The Waste Isolation Pilot Plant stores nuclear weapons waste deep in underground salt caverns. There was an underground fire in February, followed by a release of radioactivity that contaminated 22 workers and shuttered the facility.
Department of Energy investigators say a radiation release from the federal government's underground nuclear waste dump in southeastern New Mexico was the result of a slow erosion of safety at the 15-year-old site.
In a report released Thursday, they also say the Waste Isolation Pilot Plant near Carlsbad fails to meet federal standards for nuclear facilities and its employees bungled their response to the emergency.
UPDATE 5:30p 2/6: Work has resumed at southeastern New Mexico's nuclear waste repository. But officials say they don't yet know what caused the truck fire that forced an evacuation of the underground site.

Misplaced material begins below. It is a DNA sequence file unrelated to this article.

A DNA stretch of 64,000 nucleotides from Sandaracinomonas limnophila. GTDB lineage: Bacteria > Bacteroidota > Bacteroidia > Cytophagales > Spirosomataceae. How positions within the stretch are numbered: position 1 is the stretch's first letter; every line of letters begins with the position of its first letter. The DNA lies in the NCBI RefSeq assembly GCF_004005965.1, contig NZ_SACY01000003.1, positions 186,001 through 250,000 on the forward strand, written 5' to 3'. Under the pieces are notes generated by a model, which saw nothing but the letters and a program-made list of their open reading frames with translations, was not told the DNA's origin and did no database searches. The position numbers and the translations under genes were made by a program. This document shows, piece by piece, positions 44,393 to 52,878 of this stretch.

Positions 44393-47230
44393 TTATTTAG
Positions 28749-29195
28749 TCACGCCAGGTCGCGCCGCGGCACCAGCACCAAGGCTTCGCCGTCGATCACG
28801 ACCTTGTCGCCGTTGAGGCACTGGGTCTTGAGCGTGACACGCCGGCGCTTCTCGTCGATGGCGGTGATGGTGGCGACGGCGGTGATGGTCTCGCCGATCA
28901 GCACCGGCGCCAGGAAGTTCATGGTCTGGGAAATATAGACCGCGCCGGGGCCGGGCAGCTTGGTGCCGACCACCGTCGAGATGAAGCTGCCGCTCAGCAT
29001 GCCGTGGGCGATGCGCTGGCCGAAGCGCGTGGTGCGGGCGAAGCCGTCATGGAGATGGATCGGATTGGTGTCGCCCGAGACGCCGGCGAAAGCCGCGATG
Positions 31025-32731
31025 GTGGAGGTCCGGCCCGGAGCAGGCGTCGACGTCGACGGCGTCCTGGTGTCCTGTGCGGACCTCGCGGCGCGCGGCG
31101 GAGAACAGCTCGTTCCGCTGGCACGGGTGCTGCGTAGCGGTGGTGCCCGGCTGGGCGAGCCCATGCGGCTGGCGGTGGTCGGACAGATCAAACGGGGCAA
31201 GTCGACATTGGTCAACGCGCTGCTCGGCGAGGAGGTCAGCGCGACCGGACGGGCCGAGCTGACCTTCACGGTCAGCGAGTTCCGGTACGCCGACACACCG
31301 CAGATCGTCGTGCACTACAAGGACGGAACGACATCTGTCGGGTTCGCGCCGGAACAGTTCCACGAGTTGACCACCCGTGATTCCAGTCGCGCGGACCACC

A spokesman says an investigation will be conducted at the Waste Isolation Pilot Plant, where low level waste from the nation's nuclear weapons plants is stored in salt beds.
The site was evacuated and six people were treated for smoke inhalation after a truck hauling salt caught fire Wednesday.